Fill-and-deliver:Â The fill-and-deliver option provides greater customer convenience. However, for the fill-and-deliver option to work, retailers must pay attention to service reliability. Delivery personnel availability and quality can be inconsistent, especially when a retailer uses on-demand fulfillment services such as Shipt or Instacart. As the volume of orders in urban markets increases, retailers may face another challenge: urban fulfillment capacity. One SRSC executive raised the question, "What happens when online order volume at urban locations starts becoming more than 10 to 15 percent of the store volume?"
Cost is another consideration. A vice president noted: "We're dipping our toe in the water in a lot of different areas with delivery because—given the costs associated with last mile—there's still a lot to be learned."
Finally, the use of stores for order fulfillment places additional responsibility on store associates. Fulfillment of individual orders requires an efficient pick/pack operation that maintains strong productivity, speed, and accuracy. Small details such as improper selection of carton size or delivery provider can result in dimensional weight delivery costs. Retailers must properly cross-train their customer service associates to execute the fulfillment functions of order picking, packing, and shipping.
Distribution center fulfillment
While stores offer a compelling urban fulfillment value proposition, distribution centers also play a vital role. In addition to rapidly replenishing the stores, suitably located distribution centers can handle e-commerce order fulfillment and delivery for urban markets. Retailers can use their own distribution centers or, depending on the order cube, weight, and quantity, their product vendor's or logistics service provider's DCs.
Compared to stores, distribution centers can better support the fulfillment of large-scale orders. This is especially true for home improvement, electronics, and furniture retailers that sell products of widely varying weights, dimensions, and prices. DCs also have access to trained transportation personnel and specialized product handling equipment—resources needed to achieve safe and effective delivery of large appliances, bulk building materials, and furniture.
Distribution centers also allow for inventory pooling, which provides greater product availability and cost control. Rather than dispersing product to multiple locations for fulfillment, it is held in a more central location until demand is known, and then fulfillment and direct delivery takes place. The need to prepare and transfer product to stores is eliminated, which reduces the landed cost of goods, according to advocates of this method.
Distribution center fulfillment is by no means perfect. Many distribution centers are not configured for picking and packing eaches for individual orders, which negatively impacts fulfillment cost and productivity. Longer distances to delivery points impede rapid transit times. For this reason, only 27 percent of the SRSC participants who rely on their own distribution centers for urban fulfillment offer same-day delivery to customers, while none of them receives same-day service from logistics service providers or product vendor facilities. Additionally, urban fulfillment may not be the top priority for distribution centers, decreasing, as a result, the service quality provided to urban shoppers.Â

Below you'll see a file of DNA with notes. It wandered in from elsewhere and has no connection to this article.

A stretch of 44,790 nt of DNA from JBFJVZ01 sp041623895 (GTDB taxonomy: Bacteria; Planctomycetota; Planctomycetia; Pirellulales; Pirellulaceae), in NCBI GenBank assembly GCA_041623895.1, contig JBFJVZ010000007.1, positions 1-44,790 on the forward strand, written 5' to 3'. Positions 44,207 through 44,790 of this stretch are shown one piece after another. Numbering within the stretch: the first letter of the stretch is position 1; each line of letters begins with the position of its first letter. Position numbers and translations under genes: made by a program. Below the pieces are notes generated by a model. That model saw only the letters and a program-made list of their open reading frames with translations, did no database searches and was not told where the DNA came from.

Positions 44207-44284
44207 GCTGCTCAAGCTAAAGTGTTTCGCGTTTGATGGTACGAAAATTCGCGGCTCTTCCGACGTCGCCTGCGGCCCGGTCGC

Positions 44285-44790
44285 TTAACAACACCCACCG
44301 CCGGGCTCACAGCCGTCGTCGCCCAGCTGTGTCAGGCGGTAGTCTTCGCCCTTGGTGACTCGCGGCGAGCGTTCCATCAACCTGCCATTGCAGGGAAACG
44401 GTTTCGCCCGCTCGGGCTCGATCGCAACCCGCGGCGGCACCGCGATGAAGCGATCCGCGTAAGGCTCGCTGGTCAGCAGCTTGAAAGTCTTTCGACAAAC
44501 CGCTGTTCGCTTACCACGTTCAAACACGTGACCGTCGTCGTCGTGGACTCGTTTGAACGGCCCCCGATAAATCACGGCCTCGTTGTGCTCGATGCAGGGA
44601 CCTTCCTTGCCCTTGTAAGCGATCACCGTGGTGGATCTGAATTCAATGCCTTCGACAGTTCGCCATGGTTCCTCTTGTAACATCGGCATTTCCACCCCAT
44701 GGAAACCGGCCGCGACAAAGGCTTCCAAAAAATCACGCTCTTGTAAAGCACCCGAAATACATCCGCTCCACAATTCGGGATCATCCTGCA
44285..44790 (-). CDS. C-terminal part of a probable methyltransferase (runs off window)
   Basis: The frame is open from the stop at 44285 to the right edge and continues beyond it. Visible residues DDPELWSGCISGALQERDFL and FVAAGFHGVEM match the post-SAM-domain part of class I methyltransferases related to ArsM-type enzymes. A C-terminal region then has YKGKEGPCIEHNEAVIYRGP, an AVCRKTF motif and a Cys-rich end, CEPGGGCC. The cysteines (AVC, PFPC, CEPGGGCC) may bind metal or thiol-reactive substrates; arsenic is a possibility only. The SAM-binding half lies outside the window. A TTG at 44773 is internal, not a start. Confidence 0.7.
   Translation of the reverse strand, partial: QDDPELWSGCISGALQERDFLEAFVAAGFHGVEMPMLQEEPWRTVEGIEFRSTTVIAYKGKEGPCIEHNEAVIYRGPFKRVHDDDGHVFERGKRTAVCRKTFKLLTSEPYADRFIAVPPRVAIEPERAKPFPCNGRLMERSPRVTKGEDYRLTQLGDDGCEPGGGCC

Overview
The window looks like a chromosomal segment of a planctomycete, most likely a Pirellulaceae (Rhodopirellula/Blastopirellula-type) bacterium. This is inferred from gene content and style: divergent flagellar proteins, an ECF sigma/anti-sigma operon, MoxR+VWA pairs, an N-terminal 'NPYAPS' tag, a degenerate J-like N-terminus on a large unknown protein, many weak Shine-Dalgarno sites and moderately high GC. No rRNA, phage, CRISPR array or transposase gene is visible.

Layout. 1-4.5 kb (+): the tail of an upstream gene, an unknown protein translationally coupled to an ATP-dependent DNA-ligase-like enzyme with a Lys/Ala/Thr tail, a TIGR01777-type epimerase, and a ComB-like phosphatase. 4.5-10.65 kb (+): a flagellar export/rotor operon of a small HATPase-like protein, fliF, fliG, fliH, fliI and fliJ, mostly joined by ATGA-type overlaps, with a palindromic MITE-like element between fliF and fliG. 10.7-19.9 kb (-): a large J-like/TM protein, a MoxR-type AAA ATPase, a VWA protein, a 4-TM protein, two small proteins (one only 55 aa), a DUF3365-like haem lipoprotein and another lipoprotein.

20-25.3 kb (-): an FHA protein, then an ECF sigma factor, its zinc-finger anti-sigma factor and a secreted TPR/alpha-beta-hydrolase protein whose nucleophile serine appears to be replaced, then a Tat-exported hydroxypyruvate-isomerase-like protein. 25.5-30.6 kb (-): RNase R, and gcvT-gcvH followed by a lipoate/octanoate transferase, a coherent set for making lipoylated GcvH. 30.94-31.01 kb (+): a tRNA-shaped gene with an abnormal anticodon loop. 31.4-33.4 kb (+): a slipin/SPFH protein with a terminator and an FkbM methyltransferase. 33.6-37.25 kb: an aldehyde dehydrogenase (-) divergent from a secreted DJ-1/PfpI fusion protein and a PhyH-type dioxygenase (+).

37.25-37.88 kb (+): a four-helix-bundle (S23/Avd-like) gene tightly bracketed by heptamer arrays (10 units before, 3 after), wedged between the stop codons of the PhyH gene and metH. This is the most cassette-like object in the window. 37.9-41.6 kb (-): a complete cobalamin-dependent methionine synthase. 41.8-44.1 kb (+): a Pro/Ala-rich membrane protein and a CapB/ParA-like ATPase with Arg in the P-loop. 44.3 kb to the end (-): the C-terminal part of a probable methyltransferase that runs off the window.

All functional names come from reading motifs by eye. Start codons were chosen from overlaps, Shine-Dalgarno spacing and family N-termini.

In addition to their own distribution centers, some retailers also use an external partner's distribution facilities to handle urban omnichannel fulfillment. This option does decrease the amount of investment that retailers will have to make in their own distribution operations as well as the associated variable costs. For example, it may make sense to use a logistics service provider for specialized "white-glove" delivery services with product installation and packaging disposal.
However, relying on logistics service providers for customer fulfillment causes retailers to lose significant control of the process. This is an ongoing concern. One executive lamented, "Your order-delivery partner has your reputation in its hands. So, if we have problems with that company, customers aren't pointing at that delivery driver, they're pointing at us."Â As a result, retailers must dedicate managerial resources to engage reliable service providers and monitor delivery processes. A lack of vigilance creates service failure risks.
In addition to these more established solutions, retailers are on a continuous quest for innovative omnichannel fulfillment solutions. Three emerging options are "dark store" fulfillment, multi-tenant facilities, and pop-up fulfillment centers. Each solution holds promise for retailers.